6

I have some code using javascript async/await:

function sleep(ms) {
  return new Promise(resolve => setTimeout(resolve, ms));
}

async function fun1()
{
     console.log("dosomething1");
     await sleep(6000);
     console.log("dosomething2");
     return "returnfromfun1";
}
console.log(fun1());
console.log("hello");

According to the official document about async/await:

An async function can contain an await expression that pauses the execution of the async function and waits for the passed Promise's resolution, and then resumes the async function's execution and returns the resolved value.

I expect the following output:

dosomething1
//wait for 6 seconds
dosomething2
Promise { <state>: "fulfilled", <value>: "returnfromfun1" }
hello

But the actual output is:

dosomething1
Promise { <state>: "pending" }
hello
//wait for 6 seconds
dosomething2

It seems fun1 returns at the "await" line. Did I misunderstand the description in the official document? And it seems I never get the return value of fun1("returnfromfun1").

9
  • 1
    fun1 is asynchronous, so just invoking it with console.log(fun1()); won't wait for it to resolve - either await it or call .then on it Jul 23, 2019 at 9:01
  • 3
    "According to the official document" — That's a wiki anyone can edit, not an official document. The official documentation is here: ecma-international.org/ecma-262/9.0/…
    – Quentin
    Jul 23, 2019 at 9:02
  • asynchronous functions return promises. Calling the function returns the unresolved promise immediately, syncronously. The result of the promise can be retrieved inside a .then(), eg fun1.then((result) => {}) OR by awaiting it, eg var result = await fun1().
    – TKoL
    Jul 23, 2019 at 9:05
  • aha,that document is too official, makes me headache even just having a peek:)
    – William
    Jul 23, 2019 at 9:08
  • @JonasWilms Think so, it's very nearly the same thing - var result = foo(); (in that other question) does not wait for the async action to complete, just like console.log(fun1()); here does not wait for the async action to complete, though I guess there's also stackoverflow.com/questions/23667086/… Jul 23, 2019 at 9:09

1 Answer 1

3

You have to read the quoted part slightly differently:

An async function can contain an await expression that pauses the execution of the async function

Just the async function itself pauses execution, the function that called it goes on then.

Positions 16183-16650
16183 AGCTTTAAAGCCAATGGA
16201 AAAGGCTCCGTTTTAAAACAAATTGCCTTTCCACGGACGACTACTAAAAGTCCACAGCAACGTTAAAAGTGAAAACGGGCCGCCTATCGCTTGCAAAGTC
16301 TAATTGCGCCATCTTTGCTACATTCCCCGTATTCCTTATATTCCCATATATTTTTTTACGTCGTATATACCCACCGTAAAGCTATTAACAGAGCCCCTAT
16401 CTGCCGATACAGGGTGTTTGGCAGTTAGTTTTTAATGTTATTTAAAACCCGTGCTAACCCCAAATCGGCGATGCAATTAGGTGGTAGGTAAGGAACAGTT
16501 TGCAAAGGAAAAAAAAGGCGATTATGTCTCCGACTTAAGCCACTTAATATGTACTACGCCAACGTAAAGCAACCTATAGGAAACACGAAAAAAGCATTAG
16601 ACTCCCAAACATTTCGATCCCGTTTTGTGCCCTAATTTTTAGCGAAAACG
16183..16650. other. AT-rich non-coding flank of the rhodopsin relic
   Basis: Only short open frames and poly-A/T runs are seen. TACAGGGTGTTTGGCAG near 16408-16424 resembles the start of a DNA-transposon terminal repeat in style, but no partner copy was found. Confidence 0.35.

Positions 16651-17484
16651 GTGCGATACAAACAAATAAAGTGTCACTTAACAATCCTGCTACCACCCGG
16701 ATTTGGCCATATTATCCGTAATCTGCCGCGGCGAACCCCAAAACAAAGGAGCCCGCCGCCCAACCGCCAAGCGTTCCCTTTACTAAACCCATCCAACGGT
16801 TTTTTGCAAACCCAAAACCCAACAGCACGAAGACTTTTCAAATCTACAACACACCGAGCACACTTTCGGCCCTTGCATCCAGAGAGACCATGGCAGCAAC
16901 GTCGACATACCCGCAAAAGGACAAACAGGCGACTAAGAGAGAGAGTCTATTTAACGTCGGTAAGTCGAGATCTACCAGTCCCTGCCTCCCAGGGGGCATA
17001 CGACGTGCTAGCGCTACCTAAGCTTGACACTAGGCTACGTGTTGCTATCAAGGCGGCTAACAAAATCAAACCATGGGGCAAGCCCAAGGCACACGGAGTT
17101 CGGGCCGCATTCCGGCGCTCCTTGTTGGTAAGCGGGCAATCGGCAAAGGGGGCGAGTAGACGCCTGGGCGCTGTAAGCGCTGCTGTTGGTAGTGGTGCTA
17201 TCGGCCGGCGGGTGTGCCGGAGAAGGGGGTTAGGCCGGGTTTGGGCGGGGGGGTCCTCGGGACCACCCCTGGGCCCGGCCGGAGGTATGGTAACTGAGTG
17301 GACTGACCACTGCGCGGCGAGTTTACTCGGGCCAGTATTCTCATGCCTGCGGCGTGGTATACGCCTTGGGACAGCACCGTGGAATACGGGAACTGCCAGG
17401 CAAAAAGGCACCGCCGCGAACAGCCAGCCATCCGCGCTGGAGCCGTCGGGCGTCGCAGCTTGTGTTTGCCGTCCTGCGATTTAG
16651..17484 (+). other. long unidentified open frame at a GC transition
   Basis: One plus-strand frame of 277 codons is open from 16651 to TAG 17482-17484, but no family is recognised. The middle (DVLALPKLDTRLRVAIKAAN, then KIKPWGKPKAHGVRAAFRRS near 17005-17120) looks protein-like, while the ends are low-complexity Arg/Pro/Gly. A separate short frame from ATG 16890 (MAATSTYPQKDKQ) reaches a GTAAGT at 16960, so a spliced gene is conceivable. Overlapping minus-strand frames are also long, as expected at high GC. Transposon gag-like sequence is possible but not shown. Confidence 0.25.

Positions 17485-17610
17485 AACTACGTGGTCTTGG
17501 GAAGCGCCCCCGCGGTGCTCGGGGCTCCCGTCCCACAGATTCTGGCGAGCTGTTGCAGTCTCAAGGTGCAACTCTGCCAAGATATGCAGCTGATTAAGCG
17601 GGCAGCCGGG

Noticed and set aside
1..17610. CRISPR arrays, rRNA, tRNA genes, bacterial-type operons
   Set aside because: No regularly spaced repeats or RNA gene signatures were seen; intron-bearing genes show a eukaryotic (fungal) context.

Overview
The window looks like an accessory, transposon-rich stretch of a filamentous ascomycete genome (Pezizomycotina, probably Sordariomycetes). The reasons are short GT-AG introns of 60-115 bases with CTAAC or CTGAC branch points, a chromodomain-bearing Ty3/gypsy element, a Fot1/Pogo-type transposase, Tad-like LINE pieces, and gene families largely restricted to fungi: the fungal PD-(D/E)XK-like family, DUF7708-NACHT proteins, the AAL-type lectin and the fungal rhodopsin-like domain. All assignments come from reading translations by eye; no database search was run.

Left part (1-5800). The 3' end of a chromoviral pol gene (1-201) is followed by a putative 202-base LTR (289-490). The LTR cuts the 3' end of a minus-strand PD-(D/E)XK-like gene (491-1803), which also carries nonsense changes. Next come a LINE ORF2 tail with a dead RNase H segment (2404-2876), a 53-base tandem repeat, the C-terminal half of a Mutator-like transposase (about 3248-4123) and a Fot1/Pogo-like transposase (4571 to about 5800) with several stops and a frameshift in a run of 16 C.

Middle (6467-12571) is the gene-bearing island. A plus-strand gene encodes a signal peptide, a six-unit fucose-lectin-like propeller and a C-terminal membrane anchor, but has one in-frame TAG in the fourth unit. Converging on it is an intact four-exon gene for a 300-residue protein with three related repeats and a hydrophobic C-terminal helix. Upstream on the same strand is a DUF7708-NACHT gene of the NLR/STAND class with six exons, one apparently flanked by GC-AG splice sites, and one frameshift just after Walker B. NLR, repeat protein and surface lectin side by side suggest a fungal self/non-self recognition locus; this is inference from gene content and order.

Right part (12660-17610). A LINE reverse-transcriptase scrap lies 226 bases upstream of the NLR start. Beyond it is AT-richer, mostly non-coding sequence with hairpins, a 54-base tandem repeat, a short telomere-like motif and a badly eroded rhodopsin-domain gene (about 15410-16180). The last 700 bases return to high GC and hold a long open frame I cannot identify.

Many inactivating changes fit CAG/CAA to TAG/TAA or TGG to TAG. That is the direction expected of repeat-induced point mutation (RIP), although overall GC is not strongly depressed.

If you think of a synchronous callstack, what happens is that the asynchronous functions context gets popped of, and stored somewhere else:

 stack: [init] -> [async] fun1 -> sleep -> setTimeout
  // The promise gets returned from sleep
 stack: [init] -> [async] fun1
 // The async function gets popped of
 stack: [init]
 hidden: [async] fun1
 // synchronous execution ends
 stack: -
 hidden: [async] fun1
 // the timer triggers, the promise gets resolved
 stack: setTimeout callback
 hidden: [async] fun1
 // synchronous execution ends
 stack: -
 hidden: [async] fun1
 // the promise resolves, the async fun1 context gets moved onto the stack
 stack: [async] fun1

It seems fun1 returns at the "await" line

Yes, exactly. In that moment it returns a promise, that resolves when the async function returns (after it continued execution somewhen).

And it seems I never get the return value of fun1("returnfromfun1").

You can get it when the promise resolves:

  fun1().then(result => console.log(result));
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  • @JonasWilms, do you mean the Promise object returned from fun1 at await is that created in the sleep function? Can you point to an authority document that states await will return from the current async function with the Promise object created by the function following the await keyword?
    – William
    Jul 23, 2019 at 9:42
  • @william no, fun1 will create a promise internally and return that. The only "authority document" is the spec, for sure I could quote the relevant parts but I don't think that this will help you at your current stage of understanding (the spec is really, really hard to read) Jul 23, 2019 at 9:45
  • even the promise is not the one created by sleep, it must be a copy of that, right? Because the promise gets resolved after 6 seconds.
    – William
    Jul 23, 2019 at 9:51
  • No. When the promise returned by sleep() resolves, the asynchronous function continues execution, returns, and internally resolves that internal promise. So they arent "copies" of each other. Jul 23, 2019 at 9:54
  • 1
    Feel much better now. Thanks a lot, JonasWilms!
    – William
    Jul 23, 2019 at 10:21

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